“There has been an attempt, as perhaps you know now, on the life of President Kennedy…he was wounded…driving from Dallas airport into downtown Dallas along with Governor Connelly of Texas…”

“Well, that’s good news.” Mrs. Lane spoke over the broadcast.

“…taken to Parkland Hospital there where their condition is, as yet, unknown…”

Emma froze. “What? What did you just say?”

Mrs. Lane swiveled to stare at Emma. “I said that’s good news.”

“You should be ashamed of yourself.” Emma released her bundle; the book met the counter with a thud. Pencils spilled and rolled before she could scoop them back into a neater pile.

“You’re a Yankee, aren’t you? Southern girls don’t speak like that to their elders.”

Now Eddy Barker of KRLD reported live from Texas. “…as you can imagine, there are many stories that are coming in now as to the actual condition of the President. One is that he is dead. This cannot be confirmed…”

“He can’t be dead—how terrible.”

“Down here we didn’t like him.”

They forgot each other, both listening to details.

Eddy switched back to Walter. “No word as yet…we are waiting…scanty reports… We have just been advised that blood transfusions have been administered…shot by an assassin at Elm and Houston Street… Going to a Dallas luncheon, the President was going to address…‌there were concerns for his safety…

“Father Hubert has administered the last sacraments to President Kennedy…confirmed President Kennedy is dead…at 1 p.m. Central Standard Time, 2 p.m. Eastern Standard Time.”

When they heard “last sacraments,” Mrs. Lane broke their silence. “Good riddance to bad rubbish.”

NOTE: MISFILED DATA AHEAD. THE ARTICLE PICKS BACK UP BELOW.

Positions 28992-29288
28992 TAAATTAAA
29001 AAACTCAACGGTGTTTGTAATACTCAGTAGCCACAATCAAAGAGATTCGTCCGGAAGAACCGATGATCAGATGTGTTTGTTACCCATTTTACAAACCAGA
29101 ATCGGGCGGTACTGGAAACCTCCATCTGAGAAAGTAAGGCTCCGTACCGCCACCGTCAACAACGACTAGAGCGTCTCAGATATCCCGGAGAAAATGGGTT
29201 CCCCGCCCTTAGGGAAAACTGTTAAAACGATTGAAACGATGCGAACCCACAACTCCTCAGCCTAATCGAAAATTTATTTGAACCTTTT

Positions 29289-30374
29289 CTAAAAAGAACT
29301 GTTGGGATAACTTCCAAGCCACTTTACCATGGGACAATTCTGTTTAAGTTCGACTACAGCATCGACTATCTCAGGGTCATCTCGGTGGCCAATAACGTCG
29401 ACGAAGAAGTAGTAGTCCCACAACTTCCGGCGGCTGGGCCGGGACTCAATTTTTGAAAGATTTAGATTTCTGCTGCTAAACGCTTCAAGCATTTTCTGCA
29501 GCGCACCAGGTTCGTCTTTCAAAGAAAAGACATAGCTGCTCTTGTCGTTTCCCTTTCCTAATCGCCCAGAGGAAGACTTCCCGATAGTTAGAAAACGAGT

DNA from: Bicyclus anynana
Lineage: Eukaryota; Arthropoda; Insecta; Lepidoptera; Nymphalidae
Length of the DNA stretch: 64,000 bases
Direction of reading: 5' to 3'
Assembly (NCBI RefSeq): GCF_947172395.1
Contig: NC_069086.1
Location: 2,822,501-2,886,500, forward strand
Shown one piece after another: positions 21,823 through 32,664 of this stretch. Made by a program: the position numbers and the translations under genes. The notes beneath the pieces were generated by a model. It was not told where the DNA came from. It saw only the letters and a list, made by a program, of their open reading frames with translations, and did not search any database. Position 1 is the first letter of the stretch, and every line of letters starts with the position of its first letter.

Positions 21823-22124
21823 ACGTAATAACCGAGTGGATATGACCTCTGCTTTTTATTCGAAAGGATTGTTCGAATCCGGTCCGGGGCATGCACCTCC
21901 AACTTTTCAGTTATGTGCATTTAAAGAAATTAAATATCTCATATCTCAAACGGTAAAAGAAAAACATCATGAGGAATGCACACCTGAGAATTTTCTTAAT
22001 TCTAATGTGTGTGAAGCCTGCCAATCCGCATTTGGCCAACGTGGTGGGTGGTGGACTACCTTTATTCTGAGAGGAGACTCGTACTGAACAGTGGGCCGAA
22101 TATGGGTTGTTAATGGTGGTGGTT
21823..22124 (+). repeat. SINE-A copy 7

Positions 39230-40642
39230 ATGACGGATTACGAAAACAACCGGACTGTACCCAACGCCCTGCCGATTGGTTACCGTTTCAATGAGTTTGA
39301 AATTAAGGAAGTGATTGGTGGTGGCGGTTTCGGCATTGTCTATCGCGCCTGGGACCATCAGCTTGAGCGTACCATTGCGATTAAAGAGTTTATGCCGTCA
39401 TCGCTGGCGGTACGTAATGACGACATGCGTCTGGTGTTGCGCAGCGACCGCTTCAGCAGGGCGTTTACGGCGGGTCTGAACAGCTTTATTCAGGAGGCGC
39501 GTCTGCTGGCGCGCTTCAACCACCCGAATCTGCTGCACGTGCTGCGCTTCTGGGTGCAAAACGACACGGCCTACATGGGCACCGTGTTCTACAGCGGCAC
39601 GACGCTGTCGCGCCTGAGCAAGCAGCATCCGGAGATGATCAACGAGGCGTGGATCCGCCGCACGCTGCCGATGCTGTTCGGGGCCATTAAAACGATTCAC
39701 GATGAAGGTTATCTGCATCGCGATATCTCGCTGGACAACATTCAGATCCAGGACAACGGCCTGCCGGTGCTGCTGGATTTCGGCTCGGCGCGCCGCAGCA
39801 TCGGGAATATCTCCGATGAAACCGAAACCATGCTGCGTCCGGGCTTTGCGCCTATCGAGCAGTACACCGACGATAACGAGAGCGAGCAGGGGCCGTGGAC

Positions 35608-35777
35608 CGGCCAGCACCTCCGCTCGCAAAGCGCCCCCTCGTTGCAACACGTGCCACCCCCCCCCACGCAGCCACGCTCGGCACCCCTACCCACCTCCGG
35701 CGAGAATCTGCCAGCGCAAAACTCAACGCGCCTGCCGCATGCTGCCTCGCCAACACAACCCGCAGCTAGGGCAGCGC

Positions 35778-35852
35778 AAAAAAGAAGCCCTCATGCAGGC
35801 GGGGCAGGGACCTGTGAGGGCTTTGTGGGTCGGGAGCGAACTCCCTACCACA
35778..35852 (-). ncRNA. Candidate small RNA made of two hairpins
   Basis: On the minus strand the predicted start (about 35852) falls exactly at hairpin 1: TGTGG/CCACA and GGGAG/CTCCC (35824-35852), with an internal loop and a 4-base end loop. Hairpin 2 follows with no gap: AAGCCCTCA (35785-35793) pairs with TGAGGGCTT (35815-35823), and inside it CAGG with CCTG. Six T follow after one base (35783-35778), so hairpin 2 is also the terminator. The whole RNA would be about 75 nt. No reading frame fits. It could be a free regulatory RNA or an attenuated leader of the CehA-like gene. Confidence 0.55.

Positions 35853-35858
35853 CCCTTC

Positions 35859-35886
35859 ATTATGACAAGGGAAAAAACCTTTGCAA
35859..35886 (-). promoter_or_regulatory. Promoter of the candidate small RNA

“Bad rubbish! What a horrible thing to say.”

“Well, that’s what some of us believe.” She turned the volume down. Walter continued talking but not to them.

“Mrs. Lane, he just died. Can’t you let him rest? Just for a day or so?”

“Besides,” Mrs. Lane went on, “you’d think he would have known better than to ride through Dallas all fancy-dancy with the top down.”

“He wanted to be near people, be part of things. That’s why we liked him.”

“Maybe that’s why you liked him. And just what ‘things’ besides ruining the country?”

“A lot of people I know in the North loved him.”

“So why are you here in Greensboro? Don’t you have colleges up there?”

Clenching her fists, Emma tried for an even tone. “Tuition is cheaper here.”

“I suppose you’ve got a lot of Catholics up there. We’re mostly Baptists in the South.”

“Our neighbors are Catholic, but my family is Protestant. My mom says Kennedy listens to the Pope, not the country.”

“What do you say to that, Miss Know-it-all?”

“That the Pope listens to God, so what’s the problem?”

“It’s not wise to put anyone in between you and God. That’s the problem.”

“Don’t you at least like Jackie?”

“I should say not! Do you know what she said when they interviewed her? About whether she would attend the inauguration? She said, ‘I don’t know—when is it?’ Can you believe how stupid that was?”

“That was a joke. Her due date was right around that time. She meant human life is more important than even the President.”